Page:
A way in which you can effectively manage your contacts, including contacts you make in the many social networks, using Microsoft Outlook.
For some years I have been waiting for an (open source) kind of personal CRM system, based on households. A simple addressbook which would let me enter a houshold and related members. For some reason it’s not out there.
A growing group of Internet users is heading in the direction of having a more structured approach of managing their social network, family, friends and work contacts and being able to share this with their contacts e.g. “wife” and at the same time make their personal contacts data sync to e.g. their phone, pda or online e-mail accounts.
I have made some efforts to build it myself but the amount of work simply made it a “work in progress – finished when I retire”. I needed the following features:
- All functionality as a normal addressbook
- Keep people who belong to each other together, based on their address (ideally by only having to enter their address only once)
- Having an overview of families or companies or departments, meaning a complete family with all uncles, aunts, nephews or a specific company
- Have each person having their own e-mails, websites, birthdays, etc…
- Full synchronization with my PocketPC, other online sites, my Nokia phone etc… so that I do not have to retype a new address in each system
- Having a way to track who is in which social network, e.g. people in Hyves and people in LinkedIn or both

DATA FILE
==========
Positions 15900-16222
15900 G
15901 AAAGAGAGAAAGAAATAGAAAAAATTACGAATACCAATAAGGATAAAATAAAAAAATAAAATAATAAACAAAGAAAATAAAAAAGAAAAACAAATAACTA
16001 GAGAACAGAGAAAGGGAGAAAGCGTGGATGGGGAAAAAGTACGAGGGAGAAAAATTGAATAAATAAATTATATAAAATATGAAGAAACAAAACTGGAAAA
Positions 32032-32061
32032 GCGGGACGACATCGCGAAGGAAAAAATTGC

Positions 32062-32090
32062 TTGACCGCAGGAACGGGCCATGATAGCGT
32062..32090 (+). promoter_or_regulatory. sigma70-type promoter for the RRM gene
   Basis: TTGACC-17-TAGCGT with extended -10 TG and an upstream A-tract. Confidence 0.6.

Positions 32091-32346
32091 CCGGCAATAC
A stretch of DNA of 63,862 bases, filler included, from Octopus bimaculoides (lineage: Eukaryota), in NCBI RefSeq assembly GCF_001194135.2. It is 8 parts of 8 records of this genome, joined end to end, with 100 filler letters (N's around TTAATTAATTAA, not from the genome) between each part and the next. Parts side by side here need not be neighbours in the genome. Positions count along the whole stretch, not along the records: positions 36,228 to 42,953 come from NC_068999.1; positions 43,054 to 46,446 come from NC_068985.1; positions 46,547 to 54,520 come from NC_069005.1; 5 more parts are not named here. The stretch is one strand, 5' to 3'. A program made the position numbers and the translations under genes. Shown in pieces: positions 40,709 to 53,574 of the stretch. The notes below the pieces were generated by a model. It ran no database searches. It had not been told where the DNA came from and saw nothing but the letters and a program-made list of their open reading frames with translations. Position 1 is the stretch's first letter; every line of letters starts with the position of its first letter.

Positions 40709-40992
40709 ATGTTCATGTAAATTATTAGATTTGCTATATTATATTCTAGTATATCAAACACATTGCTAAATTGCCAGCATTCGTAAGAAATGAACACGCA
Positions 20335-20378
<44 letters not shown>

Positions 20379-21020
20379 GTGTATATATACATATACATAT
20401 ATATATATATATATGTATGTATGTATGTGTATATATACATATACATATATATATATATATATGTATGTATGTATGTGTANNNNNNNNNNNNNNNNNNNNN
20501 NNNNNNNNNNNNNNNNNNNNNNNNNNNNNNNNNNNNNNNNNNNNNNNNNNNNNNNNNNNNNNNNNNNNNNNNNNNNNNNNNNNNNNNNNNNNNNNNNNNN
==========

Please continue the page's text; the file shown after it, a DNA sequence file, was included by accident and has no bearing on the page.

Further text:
- A birthday calender which shows up in my normal calender
- A way to track a lot of personal information per contact
So I went back to basics and concluded that I needed to make a workaround for the time being and work inside Microsoft Outlook to manage my contacts. The reason that it has to be Outlook, in this moment in time:
- It’s the de facto standard within companies and many households, my investment in building my contact list is safe and my wife can work with it on her computer
- It’s agenda, contacts, etc… can be synced (via the Nokia synchronizer) with my Nokia
- It’s agenda, contacts, etc… can be synced (via ActiveSync) within my PDA
- It can export and import to a wide array of sites, e.g. Plaxo has a plugin, LinkedIn has a plugin, etc…
- It does not have households, meaning … for a household I have to enter the address with all of the contacts living in the house, updating an address is a nightmare
- It does have limited fields e.g. only one spot for a webpage
I am aware of the numerous open source contestants and I am aware that I can extend Outlook by developing against it. But experience learns, throughout the years that customization can work against you in bad way (think of synchronization, upgrades, portability and installing on a new environment). So I looked for a simple, easy understandable, not much extra work way to do this.
1. Household relationships
First of all I used the field “File As” to contain the household relationship, I gave it a unique ID and a number, this can be done in about an hour for all your contacts and you quickly find out who is missing or whose birthday or address is missing when you are doing it. For example:
1.1 First letter: Families, Companies, Departments and Clubs
The first letter indicates a grouping. In the example, the letter “L” indicates anyone who is in the family/category “de Leau”, so including my grandfather, uncles, nephews, nieces etc.. I will come back to this in the next section. For example, there are 36 contacts who start with an “L” because there are 36 contacts within our family (grandfater, nephews, nieces, uncles, etc…). In practice I have the letters “W” (52 contacts) and “I” (12 contacts) for the family of my wife and “L” (36 contacts) and “C” (21 contacts) for my family. I have appointed the letter “R” for family related contacts (friends of the families) and “F” for friends. For projects within companies, if needed I gave them a seperate letter.